The Gini coefficient is a commonly-used measure of income inequality that condenses the entire income distribution for a country into a single number between 0 and 1: the higher the number, the greater the degree of income inequality.read more...»
Here is a short report on the impact that the widespread uptake of mobile banking is having on Kenyan farmers. Kenya's Mobile banking system M-PESA is widely cited as an example of how mobile money transfer systems can act as a catalyst for growth and development. At least two-thirds of Kenyans use their mobile phones to pay bills, transfer money, pay salaries and now to get loans. The availability of a reliable mobile -payments platform has also spawned a host of mobile phone start-ups helping thousands who don't have bank accounts.read more...»
Here is the second in our series of resources aimed to testing student knowledge of the key diagrams for their upcoming exams. Today's files are related to AS Macro diagrams.
The two files are aimed at teachers or students in the run up to their exams and assume that they have been covered previously.
Click here to download a Powerpoint file to use in class as a scrolling test (with accompanying music). The test lasts 4 minutes and then teachers can reveal the answers one at a time.
Click here to download a document file that tests the same diagrams but in a static document format for either teachers to use in class or for students revising for their exams.
This link takes you to yesterday's (Day one) blog for the AS micro equivalent.
Fears that the financial crisis will have a significant negative impact on long-term UK economic growth are unfounded, according to a majority of the UK macroeconomics profession surveyed by the Centre for Macroeconomics (CFM). What’s more, the CFM survey indicates some optimism about the UK’s immediate capacity for higher growth: while roughly half of the respondents share the views of the Office of Budget Responsibility, the other half is substantially more optimistic about the capacity for the economy to recover.read more...»
If you are searching for a vivid example of a country experiencing primary product dependency have a look at this short video report from the Financial Times. The lower middle income west African country is trying to modernise their economy but remains deeply at risk from outside external shocks including over-dependency on a single mineral and terrorist threats. Inequality may be the biggest risk to it's future.read more...»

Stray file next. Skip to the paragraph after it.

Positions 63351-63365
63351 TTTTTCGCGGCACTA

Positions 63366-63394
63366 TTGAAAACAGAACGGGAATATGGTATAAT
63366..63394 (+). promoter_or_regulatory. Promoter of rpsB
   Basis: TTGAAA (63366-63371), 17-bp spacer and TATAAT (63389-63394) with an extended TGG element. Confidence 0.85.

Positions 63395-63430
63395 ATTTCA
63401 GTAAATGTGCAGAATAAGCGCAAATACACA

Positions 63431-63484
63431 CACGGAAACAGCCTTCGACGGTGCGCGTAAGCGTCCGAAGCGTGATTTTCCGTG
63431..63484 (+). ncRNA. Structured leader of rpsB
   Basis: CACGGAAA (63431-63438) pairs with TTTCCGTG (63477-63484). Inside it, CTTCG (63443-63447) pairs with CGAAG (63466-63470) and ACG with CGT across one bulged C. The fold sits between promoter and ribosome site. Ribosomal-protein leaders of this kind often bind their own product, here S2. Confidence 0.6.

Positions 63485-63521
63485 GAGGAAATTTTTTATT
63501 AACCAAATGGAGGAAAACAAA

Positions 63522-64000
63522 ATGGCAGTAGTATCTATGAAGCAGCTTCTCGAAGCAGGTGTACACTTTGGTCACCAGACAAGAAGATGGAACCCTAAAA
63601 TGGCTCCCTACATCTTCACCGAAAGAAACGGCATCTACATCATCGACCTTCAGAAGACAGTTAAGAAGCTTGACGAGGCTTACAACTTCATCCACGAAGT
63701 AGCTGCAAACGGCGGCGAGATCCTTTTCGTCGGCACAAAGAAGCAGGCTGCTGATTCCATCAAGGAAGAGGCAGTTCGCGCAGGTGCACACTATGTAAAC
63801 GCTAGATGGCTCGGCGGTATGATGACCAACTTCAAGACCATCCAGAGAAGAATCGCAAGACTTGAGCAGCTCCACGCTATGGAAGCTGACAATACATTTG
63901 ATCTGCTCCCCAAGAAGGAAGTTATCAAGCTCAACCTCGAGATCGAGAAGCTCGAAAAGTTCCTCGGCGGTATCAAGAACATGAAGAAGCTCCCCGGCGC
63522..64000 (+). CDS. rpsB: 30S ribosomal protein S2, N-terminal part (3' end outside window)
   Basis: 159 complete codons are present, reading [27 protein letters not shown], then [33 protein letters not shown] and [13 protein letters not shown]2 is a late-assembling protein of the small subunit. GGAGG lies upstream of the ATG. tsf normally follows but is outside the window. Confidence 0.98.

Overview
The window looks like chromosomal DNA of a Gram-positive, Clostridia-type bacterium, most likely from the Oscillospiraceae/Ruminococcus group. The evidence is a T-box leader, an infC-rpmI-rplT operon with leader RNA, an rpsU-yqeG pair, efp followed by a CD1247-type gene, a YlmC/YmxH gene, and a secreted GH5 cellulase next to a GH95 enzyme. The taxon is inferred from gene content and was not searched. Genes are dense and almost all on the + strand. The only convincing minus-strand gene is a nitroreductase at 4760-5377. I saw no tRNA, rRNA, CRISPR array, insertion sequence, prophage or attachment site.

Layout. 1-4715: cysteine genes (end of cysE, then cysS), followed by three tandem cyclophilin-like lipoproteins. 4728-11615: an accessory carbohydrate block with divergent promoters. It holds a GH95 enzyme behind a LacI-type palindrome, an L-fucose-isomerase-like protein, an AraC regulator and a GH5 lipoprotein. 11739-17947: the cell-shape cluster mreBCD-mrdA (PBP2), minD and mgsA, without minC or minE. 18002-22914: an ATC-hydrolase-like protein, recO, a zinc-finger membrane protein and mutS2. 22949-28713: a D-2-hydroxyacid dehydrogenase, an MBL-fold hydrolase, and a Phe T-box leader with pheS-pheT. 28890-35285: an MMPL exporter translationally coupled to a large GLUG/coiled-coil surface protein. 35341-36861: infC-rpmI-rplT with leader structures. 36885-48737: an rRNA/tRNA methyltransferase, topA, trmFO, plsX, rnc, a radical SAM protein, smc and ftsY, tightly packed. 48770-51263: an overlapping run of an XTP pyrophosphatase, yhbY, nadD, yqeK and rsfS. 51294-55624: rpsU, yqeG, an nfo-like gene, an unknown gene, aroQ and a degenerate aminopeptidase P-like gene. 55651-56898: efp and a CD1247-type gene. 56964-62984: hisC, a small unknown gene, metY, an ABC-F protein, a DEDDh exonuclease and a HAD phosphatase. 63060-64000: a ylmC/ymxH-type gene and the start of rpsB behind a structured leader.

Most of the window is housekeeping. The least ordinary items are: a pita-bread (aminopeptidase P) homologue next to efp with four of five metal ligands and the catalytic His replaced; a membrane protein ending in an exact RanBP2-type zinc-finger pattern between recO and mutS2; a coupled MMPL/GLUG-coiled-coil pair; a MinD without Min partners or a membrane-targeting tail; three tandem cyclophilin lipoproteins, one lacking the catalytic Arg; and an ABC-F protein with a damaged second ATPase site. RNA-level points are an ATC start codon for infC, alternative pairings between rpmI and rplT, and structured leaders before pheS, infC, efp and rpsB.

This blog entry brings together some of our revision resources on these crucial aspects of the theory of the firm. Scroll down below for revision notes, presentations and online quizzes for your to check your understanding.read more...»
Demand is the quantity of a good or service that consumers are willing and able to buy at a given price in a given time periodread more...»
A production possibility frontier (PPF) shows the maximum possible output combinations of two goods or services an economy can achieve when all resources are fully and efficiently employedread more...»
Revision blog on factor rewards / factor incomes together with a revision quiz to check your understandingread more...»
There are only a finite number of workers, machines, acres of land and reserves of oil and other natural resources on the earth. Because most resources are finite, we cannot produce an unlimited number of different goods and services. Indeed by supplying more for an ever-growing and richer population we are in danger of destroying the natural resources of the planet.read more...»
An economic system is a network of organisations used by a society to resolve the basic problem of what, how much, how and for whom to produce.read more...»
In economics, “there is no such thing as a free lunch!” Even if we are not asked to pay money for something, scarce resources are used up in production and there is an opportunity cost involved.read more...»
Here is a selection of key diagrams for the Unit 3 business economics courseread more...»
This Financial Times video report looks at the economic transformation of East London prompted in part by high levels of inward investment from the Far East. Consider the economic benefits of this investment but also the challenges of rejuvenating a part of London which for decades has lagged behind the rest of the capital in nearly every economic and social metric,read more...»